: pp 2912)Strelan and Boeckmann found that half of athletes in their study indicated there was some likelihood that they would use a performance-enhancing drug for rehabilitation purposes” (Strelan & Boeckmann, 2006
: pp 2923). Their commitment was so strong that they believed using a banned substance was a “viable response to a career-threatening situation.” Viable is an interesting choice of word: it suggests that the response was regarded as workable, a feasible way out of a tough predicament.So what are athletes thinking when they make their decisions? Moral beliefs and health concerns, according to Strelan and Boeckmann. The deterrent effect of legal sanctions and the disgrace involved is not nearly so effective as WADA and sports governing organizations apparently assume. The proliferating number of undetectable or designer drugs means that laws against drugs are impossible to fully implement and “unenforceable laws are less able to convey the moral or social threats required to inhibit behavior” (Strelan & Boeckmann, 2006
: pp 2926).But, if competitors are “most likely to be deterred by their moral beliefs,” as Strelan and Boeckmann contend, where do those moral beliefs come from? Conceptions of rightness and wrongness are variable: they change over time and through space. Strelan and Boeckmann answer: “The ban on performance-enhancing drugs in sport reflects society’s view that performance-enhancing drug use in sport is both morally wrong and potentially harmful to the individual” (Strelan & Boeckmann, 2006
: pp 2925).But, this is easily changed: if the laws against drug use did not exist, then athletes would know they could use performance-enhancers with impunity and would not believe they were engaging in an act that violated morality.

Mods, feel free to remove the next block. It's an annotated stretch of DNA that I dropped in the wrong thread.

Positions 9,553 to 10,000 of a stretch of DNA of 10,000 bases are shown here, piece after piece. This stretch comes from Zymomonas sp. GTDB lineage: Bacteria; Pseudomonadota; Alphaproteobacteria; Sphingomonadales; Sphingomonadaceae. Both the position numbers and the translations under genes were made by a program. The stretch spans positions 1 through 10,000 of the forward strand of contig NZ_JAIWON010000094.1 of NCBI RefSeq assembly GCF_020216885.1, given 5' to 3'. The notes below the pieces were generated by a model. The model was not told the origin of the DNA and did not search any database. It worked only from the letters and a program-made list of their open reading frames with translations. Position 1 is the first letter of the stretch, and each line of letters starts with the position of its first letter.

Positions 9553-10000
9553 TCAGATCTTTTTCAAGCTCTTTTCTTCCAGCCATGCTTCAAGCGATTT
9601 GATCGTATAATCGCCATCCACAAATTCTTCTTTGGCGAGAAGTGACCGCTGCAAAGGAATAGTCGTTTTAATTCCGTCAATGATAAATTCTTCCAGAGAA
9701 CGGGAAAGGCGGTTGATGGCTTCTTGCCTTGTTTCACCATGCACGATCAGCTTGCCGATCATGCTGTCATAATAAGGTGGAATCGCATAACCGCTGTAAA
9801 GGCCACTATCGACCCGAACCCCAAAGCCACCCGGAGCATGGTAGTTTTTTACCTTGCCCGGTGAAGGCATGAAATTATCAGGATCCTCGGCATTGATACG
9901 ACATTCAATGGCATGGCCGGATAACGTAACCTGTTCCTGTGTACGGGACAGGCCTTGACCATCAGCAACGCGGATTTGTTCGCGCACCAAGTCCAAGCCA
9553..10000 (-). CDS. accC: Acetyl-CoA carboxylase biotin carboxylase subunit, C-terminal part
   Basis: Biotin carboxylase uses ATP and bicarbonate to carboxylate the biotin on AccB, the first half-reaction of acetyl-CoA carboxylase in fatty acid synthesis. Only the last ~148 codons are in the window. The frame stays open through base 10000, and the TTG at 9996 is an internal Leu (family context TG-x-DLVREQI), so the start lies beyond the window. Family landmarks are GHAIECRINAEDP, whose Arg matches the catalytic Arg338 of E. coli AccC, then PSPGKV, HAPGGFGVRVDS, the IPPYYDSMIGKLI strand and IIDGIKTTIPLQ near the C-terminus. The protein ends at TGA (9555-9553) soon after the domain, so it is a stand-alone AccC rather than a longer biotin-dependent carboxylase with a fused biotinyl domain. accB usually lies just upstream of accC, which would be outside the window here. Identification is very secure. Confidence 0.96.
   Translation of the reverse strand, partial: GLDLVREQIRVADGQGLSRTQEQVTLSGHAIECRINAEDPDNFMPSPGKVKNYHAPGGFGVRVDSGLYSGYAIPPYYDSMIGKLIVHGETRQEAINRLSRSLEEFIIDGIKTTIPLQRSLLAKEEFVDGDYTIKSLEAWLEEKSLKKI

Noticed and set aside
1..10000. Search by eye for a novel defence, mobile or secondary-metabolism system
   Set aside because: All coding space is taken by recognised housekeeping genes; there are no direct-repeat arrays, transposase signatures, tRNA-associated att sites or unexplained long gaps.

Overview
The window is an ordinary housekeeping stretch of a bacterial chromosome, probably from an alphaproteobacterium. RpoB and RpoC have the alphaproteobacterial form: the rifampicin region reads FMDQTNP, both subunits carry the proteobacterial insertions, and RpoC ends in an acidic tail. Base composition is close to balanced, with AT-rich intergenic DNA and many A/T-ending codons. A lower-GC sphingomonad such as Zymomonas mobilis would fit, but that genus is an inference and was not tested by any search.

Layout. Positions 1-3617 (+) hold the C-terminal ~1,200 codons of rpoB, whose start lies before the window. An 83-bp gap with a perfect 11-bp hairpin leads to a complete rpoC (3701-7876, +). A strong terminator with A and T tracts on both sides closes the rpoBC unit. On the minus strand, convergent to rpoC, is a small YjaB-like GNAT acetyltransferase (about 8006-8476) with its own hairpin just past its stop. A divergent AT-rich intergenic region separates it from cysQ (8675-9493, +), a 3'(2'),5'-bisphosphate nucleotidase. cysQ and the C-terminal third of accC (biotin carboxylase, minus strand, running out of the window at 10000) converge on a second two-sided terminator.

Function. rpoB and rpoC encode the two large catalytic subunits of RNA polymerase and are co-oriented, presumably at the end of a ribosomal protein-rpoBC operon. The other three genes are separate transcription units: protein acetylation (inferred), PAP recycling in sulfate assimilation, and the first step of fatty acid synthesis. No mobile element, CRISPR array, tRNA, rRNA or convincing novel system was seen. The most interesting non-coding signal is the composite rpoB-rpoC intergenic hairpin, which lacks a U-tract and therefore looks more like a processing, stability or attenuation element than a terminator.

While the governing bodies continue to outlaw pharmaceutically produced substances, athletes are forced to engage in clandestine arrangements, procuring “doping agents” from unknown sources and taking them in amounts and for periods that may prove detrimental to their health. A morally honest policy would permit doping, but invite athletes to disclose whatever substances they have used. Sports organizations could then commission research and advise athletes on what is most effective and in what quantities and at what intervals it can safely be ingested. Remember: antidoping policies were initially designed to protect the health of athletes.
The Protean Concept of Fair Play
There are no moral absolutes in sport. Definitions of cheating and fair play are protean: they change perpetually. Today’s athletes use air-inflated soles on their spikes, rather than flats; they run on fast artificial surfaces, not cinders; they wear aerodynamic body suits rather than baggy shirts. And, of course, they train; this would have been tantamount to cheating in the early nineteenth century. Polyurethane swimwear was fair, at least until 2009 when Fina (Fédération Internationale de Natation
), aquatic sports’ governing federation, declared it unfair and illegal.Even today, there are mystifying contradictions. For example, in December 2013, the football player Jan Vertonghen, then playing for London’s Tottenham Hotspur, used a legal technique, known as PRP (platelet-rich plasma): a sample of his blood was taken to remove the platelets—the cells that assist the healing process–and then injected them back into his injured ankle (Hirst, 2013
). Tiger Woods and Rafa Nadal have also used this “blood spinning” technique. But the injection of their own oxygenated blood into athletes before an event, a process known as blood doping, is a punishable violation. There appears to be little consistency.We contentedly allow, even recommend
some types of aids to today’s athletes, yet instantly condemn those athletes if traces of a banned substance are detected. Yet the inconsistencies multiply. If an Olympic archer uses contact lenses to assist his or her performance, we let it pass. If he or she takes a beta-blocker to steady their nerves, we suspend them. The hypocrisy of track and field, in particular, is apparent every season when athletes are given huge cash incentives to break records or remain unbeaten on the Diamond League circuit, yet denied the right to maximize their athletic effort. The kind of “dope” favored by athletes is not some sort of magic elixir: it merely enables them to train harder and for longer and so become more adept at a discipline.Doping of some kind has been commonplace since the inaugural Olympics of 776 BC. “While the violation of Olympic rules was dealt with harshly in the ancient games, it does not appear that the use of drugs and other substances to improve athletic performance was considered cheating,” write Yesalis and Bahrke (2002